by Marcus Ryder MBE
These are personal views, and do not reflect the view of Birmingham City University or the Sir Lenny Henry Centre for Media Diversity.
At 4.45pm on Thursday 8th September I had a one-to-one meeting with the BBC Director General, Tim Davie, to discuss why diversity and inclusion matter to editorial impartiality.
As I entered the meeting room at BBC Broadcasting House in London, Tim Davie politely warned me that he might be pulled away at any moment due to reports of the Queen’s ill health. However, the meeting passed without interruption (although as we all now know the Queen did die later that day).
The main point I put to Davie was that nearly all of the BBC’s high profile editorial failures in recent years have arisen from its mishandling issues of diversity and representation. From presenter Naga Munchetty being disciplined for commenting on a racist tweet by President Trump to the BBC being forced to change an online article which originally described trans women as ‘vile, weak and disgusting’.
While not revealing the full details of our conversation, I do not think it would be betraying any confidence to report that what Davie seemed most curious to know was where I thought the BBC’s next editorial problem might arise.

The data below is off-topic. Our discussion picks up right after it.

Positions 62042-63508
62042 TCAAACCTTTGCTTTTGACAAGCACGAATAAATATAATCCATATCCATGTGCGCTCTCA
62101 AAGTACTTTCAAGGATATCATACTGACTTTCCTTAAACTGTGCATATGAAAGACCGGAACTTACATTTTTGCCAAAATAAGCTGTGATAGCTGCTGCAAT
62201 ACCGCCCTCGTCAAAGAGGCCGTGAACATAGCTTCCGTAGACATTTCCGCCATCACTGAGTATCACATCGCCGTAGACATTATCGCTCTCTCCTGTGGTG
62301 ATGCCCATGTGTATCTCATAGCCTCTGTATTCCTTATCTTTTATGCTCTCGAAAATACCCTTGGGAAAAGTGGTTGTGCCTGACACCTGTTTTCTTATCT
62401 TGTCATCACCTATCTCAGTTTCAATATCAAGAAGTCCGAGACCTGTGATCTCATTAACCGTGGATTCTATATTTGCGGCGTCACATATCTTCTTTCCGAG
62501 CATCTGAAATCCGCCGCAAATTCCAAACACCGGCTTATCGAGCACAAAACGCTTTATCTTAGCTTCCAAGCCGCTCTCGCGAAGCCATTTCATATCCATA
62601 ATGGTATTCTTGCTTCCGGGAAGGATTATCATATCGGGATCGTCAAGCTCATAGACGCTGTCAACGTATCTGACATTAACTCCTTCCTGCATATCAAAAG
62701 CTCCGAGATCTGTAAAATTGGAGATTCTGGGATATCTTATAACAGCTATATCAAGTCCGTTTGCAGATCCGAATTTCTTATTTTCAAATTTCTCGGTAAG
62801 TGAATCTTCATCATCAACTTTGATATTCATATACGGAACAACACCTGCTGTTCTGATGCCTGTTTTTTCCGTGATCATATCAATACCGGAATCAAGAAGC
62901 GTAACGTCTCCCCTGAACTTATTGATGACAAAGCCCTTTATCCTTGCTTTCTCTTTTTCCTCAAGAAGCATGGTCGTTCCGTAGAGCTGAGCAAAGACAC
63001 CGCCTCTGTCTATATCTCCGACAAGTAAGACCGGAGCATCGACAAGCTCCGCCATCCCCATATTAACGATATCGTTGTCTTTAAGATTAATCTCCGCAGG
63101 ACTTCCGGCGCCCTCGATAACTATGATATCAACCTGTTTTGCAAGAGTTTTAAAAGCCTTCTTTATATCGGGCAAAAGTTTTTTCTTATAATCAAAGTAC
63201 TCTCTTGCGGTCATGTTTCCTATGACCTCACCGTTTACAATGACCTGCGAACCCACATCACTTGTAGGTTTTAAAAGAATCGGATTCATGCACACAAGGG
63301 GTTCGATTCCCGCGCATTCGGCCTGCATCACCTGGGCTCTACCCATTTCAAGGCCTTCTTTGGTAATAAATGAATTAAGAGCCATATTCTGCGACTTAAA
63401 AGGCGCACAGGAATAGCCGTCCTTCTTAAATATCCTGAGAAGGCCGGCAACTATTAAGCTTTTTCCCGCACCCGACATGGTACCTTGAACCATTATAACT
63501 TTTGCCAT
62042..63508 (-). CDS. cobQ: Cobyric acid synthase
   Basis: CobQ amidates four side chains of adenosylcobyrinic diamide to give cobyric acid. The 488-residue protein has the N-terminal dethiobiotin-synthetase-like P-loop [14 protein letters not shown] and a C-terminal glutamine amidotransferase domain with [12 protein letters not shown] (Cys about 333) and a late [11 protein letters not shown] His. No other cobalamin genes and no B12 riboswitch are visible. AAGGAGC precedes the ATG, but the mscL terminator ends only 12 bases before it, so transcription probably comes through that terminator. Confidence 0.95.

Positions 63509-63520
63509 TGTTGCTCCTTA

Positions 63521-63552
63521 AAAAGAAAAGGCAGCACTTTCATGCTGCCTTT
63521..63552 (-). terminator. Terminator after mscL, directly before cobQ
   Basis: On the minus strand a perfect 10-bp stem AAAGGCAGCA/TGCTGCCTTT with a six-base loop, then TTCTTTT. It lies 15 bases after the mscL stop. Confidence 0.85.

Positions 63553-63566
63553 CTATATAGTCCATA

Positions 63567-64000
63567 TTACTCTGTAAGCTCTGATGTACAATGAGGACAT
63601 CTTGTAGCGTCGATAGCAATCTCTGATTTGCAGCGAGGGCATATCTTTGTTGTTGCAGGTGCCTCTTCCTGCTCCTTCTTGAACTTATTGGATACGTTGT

During the meeting I wanted to focus on the broader systemic challenges but as I left, I finally gave him my answer:
Over the last few days I feel that my warning has not only been proved correct but also extends beyond the BBC.
The uniformity of the coverage across British media is surprising. The United Kingdom is by definition a heterogeneous country (the clue is in the name) made up of four nations: England, Scotland, Wales and Northern Ireland. The four nations have very different relationships with the monarchy.
A survey poll in May 2022 by the British Future think tank, indicated that only 45% of respondents in Scotland positively wanted to retain the monarchy, with 36% saying they thought the end of the Queen’s reign should mark the end of the monarchy all together.
That survey does not appear to be an anomaly. In 2021 a similar poll conducted by Panelbase found that 47% of Scottish adults would vote to keep a royal head of state, compared with 35% who were in favour of an elected head of state.
According to the British Future survey, Britain as a whole appears to be more pro-royalist than Scotland with almost six out of ten wanting to retain the monarchy.
Opinions towards the monarchy also differ depending on age and ethnicity - the same British Future poll showed only 40% of 18 to 24-year-olds supported keeping the monarchy, and only 37% of people from an ethnic minority did so.
The story becomes even more complex once age is combined with regionality. According to a YouGov poll, also conducted in May 2022, 80% of 18-30 year olds in Wales want to abolish the monarchy.
None of these polls, conducted before the Queen’s death, can tell us what people are currently feeling about the Queen’s death or about the proclamation of King Charles III. However, they do indicate that UK media coverage may not reflect the complex range of views people have about the monarchy.